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Pico de Gallo

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    Pico de Gallo

    Adding mango to this time-honoured Mexican topping infuses it with a hit of sweetness. You can also use pineapple or peach. It’s wonderful with tortilla chips as well. The salsa can be made up to three days ahead of time and kept covered in the refrigerator, but it’s best served at room temperature.

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    4 plum tomatoes, seeded and diced
    1 cup (250 mL) cubed mango 
    1/2 medium white onion, finely diced
    1 jalapeno pepper, seeded and finely minced (optional) 
    1 garlic clove, finely minced
    1/4 cup (60 mL) chopped cilantro
    Juice of 1/2 lime
    1/4 tsp (1 mL) sea salt
    1/4 tsp (1 mL) freshly ground black pepper

    Place all ingredients into medium bowl and toss to combine.

    Serves 8.

    Each serving contains: 24 calories; 0 g protein; 0 g total fat (0 g sat. fat, 0 g trans fat); 6 g total carbohydrates (4 g sugars, 1 g fibre); 75 mg sodium

    source: "Taco Party", alive #376, May 2013

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    Pico de Gallo

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    Mussels with Tomato, Saffron, and Fennel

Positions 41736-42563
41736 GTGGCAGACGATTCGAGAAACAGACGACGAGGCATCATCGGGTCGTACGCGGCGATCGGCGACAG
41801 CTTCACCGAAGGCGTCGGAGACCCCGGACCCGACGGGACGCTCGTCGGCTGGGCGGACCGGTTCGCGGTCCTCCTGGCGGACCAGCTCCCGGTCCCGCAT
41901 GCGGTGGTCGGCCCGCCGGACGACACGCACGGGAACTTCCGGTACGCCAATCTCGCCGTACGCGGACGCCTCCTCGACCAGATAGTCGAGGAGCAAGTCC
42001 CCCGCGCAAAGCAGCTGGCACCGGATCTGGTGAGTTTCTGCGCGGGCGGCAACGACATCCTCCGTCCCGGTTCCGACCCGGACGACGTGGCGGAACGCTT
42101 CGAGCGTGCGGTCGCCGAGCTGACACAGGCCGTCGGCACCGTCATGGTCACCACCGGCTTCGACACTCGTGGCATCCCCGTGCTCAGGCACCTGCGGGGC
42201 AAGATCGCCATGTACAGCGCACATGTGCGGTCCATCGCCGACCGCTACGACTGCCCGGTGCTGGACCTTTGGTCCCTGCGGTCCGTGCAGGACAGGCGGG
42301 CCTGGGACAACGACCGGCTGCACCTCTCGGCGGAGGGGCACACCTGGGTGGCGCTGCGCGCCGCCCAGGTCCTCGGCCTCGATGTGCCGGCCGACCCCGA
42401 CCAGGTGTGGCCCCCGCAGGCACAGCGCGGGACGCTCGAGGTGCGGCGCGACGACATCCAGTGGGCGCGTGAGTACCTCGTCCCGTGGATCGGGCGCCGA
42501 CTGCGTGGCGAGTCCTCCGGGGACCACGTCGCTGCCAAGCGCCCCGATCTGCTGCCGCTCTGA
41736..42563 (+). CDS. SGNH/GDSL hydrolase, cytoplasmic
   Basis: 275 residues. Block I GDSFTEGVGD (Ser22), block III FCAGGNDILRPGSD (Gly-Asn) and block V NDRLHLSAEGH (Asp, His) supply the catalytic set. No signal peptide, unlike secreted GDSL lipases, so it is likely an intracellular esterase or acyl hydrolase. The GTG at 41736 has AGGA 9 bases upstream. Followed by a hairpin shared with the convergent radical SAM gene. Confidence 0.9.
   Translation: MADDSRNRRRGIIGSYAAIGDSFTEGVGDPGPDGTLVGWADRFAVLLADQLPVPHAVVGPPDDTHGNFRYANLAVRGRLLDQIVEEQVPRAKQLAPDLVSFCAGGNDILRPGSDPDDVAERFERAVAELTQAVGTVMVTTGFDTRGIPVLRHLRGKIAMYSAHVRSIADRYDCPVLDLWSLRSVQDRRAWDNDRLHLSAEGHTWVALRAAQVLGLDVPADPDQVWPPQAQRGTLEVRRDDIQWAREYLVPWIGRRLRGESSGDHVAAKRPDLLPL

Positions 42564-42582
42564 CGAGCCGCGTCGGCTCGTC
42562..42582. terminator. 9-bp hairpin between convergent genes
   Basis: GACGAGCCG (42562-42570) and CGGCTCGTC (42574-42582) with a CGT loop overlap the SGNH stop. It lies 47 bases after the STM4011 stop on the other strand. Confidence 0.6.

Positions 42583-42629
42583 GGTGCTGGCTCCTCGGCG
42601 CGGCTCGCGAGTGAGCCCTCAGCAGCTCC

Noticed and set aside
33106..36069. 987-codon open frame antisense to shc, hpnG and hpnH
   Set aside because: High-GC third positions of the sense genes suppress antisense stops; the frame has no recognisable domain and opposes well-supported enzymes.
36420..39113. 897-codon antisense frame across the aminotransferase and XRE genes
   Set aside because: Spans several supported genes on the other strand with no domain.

B12-rich mussels are a very good and economical source of protein and iron. Steamed mussels are a classic way to enjoy seafood—and so is this rich, aromatic broth of tomato, fennel, and saffron. Be sure to allow saffron to fully infuse to get the full flavour benefit, and finish off the dish with the fragrant fennel fronds. Sustainability status Farmed mussels are considered highly sustainable due to their low impacts on the environment. They are easy to harvest, require no fertilizer or fresh water, and don’t need to be fed externally, as they get all their nutritional requirements from their marine environment. Mussel prep Selection: Look for mussels with shiny, tightly closed shells that smell of the sea. If shells are slightly open, give them a tap. Live mussels will close immediately. Storage: Keep mussels in the fridge in a shallow pan laid on top of ice. Keep them out of water and cover with a damp cloth. Ideally, consume on the day you buy them, but within two days. They need to breathe, so never keep them in a sealed plastic bag. Cleanup: In addition to being sustainable, farmed mussels tend to require less cleaning than wild mussels. Most of the fibrous “beards” that mussels use to grip solid surfaces will have been removed before sale. But if a few remain, they’re easily dispatched: grasp the beard with your thumb and forefinger and pull it toward the hinge of the mussel and give it a tug. Afterward, give mussels a quick rinse and scrub away any areas of mud or seaweed, which, with farmed mussels, will require minimal work.